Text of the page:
Sales of previously owned homes in April fell to the lowest pace since the Covid pandemic started, according to the National Association of Retailers.
Existing-home sales declined 2.4% compared with March to a seasonally adjusted annualized rate of 5.61 million units, the group said. Sales were 5.9% lower than in April 2021. That is the slowest rate since June 2020, which was artificially slow since the economy was struggling with sweeping shutdowns due to the coronavirus.
This count represents closings during the month, so it reflects contracts likely signed in February and March, when mortgage rates were rising. The average rate on the 30-year fixed mortgage started February at 3.66% and ended March at 4.78%, according to Mortgage News Daily. It is now hovering around 5.45%.
“We are moving back to pre-pandemic sales activity, but I expect further declines,” said Lawrence Yun, chief economist for NAR, citing that rates are now higher than they were when these contracts were signed.
Not only were buyers contending with rising rates, but they saw very little relief in the shortage of homes for sale. Inventory at the end of April stood at 1.03 million homes for sale, which is down 10.4% from April 2021. At the current sales pace that represents a 2.2-month supply.
Tight supply kept home prices higher, despite rising interest rates. The median price of an existing home sold in April was $391,200, the highest on record and an increase of 14.8% from a year ago.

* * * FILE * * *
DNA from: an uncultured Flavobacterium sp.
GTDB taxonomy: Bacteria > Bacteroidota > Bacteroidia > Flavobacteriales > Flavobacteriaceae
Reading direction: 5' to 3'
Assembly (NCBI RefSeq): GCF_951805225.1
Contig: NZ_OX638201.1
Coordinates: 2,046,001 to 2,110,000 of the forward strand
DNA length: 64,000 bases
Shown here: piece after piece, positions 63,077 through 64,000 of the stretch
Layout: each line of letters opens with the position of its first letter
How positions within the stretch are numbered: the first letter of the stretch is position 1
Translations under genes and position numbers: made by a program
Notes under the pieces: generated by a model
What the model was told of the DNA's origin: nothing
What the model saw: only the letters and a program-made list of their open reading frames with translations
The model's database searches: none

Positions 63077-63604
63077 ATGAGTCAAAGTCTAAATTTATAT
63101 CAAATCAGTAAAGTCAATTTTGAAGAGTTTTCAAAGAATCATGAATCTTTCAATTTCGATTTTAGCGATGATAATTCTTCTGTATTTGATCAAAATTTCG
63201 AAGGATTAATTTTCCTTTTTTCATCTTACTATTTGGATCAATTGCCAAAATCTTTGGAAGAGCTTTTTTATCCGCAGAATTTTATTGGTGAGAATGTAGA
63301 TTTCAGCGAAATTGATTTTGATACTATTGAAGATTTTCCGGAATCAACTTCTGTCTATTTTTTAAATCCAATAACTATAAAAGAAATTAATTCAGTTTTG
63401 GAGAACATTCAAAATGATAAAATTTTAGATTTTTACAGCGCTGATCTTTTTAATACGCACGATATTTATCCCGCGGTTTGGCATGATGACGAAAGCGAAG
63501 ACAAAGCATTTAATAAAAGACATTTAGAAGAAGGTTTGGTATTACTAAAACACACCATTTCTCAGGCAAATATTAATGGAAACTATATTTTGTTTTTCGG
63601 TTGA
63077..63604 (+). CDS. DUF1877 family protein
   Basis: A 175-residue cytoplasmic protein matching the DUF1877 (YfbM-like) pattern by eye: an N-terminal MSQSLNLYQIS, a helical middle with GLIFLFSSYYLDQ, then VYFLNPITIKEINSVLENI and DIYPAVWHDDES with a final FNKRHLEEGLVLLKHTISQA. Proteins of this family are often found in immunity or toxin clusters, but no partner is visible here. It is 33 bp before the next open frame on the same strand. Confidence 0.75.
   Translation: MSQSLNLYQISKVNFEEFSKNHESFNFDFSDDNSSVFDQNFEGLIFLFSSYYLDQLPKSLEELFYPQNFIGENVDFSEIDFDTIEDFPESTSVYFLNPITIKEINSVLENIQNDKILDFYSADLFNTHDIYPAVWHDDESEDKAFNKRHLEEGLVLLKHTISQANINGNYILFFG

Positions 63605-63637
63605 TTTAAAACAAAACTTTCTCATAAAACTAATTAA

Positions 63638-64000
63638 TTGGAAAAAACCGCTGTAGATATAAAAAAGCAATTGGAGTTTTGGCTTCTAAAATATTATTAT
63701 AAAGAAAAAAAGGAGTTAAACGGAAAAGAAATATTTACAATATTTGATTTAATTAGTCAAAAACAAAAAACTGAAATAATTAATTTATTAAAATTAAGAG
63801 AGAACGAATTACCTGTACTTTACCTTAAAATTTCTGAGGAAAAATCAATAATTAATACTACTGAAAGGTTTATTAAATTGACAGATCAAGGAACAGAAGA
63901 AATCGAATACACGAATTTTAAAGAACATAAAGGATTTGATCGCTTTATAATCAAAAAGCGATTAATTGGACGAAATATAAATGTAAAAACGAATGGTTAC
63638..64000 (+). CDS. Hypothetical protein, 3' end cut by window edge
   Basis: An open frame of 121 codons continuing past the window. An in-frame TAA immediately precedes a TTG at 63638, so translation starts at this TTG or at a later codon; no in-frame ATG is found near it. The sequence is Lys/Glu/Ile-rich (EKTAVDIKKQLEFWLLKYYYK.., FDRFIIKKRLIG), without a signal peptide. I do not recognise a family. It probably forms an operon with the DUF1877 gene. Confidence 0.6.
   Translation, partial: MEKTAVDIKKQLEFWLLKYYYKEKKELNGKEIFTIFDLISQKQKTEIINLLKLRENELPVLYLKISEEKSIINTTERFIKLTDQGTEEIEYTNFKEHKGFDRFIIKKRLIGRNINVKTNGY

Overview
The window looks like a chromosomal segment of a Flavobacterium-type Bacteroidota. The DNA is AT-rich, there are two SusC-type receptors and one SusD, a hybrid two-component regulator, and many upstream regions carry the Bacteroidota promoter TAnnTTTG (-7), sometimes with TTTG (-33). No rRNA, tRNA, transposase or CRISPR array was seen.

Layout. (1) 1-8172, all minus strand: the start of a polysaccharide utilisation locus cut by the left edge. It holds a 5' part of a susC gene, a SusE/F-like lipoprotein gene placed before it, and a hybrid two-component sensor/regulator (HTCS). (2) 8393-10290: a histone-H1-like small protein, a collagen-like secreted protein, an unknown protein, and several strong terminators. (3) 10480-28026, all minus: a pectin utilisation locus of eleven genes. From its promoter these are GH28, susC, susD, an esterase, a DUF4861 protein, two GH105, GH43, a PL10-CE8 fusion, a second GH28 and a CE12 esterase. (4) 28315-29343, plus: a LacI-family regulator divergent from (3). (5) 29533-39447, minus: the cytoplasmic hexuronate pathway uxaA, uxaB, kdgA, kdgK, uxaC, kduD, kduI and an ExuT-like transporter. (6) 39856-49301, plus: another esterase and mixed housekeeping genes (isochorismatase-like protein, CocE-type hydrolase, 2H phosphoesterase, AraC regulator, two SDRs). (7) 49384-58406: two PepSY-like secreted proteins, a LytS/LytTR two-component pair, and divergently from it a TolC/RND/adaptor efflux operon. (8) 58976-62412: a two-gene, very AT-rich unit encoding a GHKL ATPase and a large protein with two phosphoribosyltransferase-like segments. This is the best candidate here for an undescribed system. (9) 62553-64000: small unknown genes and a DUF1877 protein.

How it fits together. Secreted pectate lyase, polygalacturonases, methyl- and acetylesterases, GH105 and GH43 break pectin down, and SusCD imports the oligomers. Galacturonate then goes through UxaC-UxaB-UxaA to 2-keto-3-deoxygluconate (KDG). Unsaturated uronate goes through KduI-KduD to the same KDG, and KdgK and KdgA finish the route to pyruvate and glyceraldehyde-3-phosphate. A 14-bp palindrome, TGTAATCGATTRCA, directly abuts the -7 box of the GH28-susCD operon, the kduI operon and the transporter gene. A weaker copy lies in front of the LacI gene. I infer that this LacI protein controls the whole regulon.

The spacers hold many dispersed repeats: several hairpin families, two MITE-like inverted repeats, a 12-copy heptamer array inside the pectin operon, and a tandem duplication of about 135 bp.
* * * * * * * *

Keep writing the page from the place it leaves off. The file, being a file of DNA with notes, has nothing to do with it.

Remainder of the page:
That median is skewed higher because sales continue to be more robust on the higher end of the market, where the supply is more robust. Sales of homes priced between $100,000 and $250,000 fell 29% year over year, while sales of those priced between $500,000 and $750,000 rose 19%. Sales of homes priced over $1 million rose 16% compared with a year ago.
Sales continued to be swift with the average home sitting on the market just 17 days before going under contract. The all-cash sale remained high at 25% of all sales. Investors made up 17% of sales, and first-time buyers made up just 28%. Historically, first-time buyers generally made up about 40% of the market.
“The number of households interested in becoming homeowners remains high, despite waning confidence that now is a good time to buy. This is especially true among younger home shoppers, who are likely to be first-time buyers and are struggling to save for a down payment as rents continue to hit records” said Danielle Hale, chief economist for Realtor.com. “At the same time, seller expectations for higher down payments seem to be rising, fueled by a still-competitive housing market and repeat buyers with relatively more equity at their disposal.”
Sales of newly built homes will be reported next week, but mortgage applications for those homes dropped nearly 11% during the month compared with April 2021, according to the Mortgage Bankers Association.
“New home purchase activity declined on a monthly and annual basis in April, as the spike in mortgage rates cooled demand, and homebuilders continued to grapple with rising costs, supply-chain issues, and extended completion timelines,” said Joel Kan, MBA’s associate vice president of economic and industry forecasting.
The MBA is predicting new home sales will fall for the fifth consecutive month to the slowest pace since May 2020.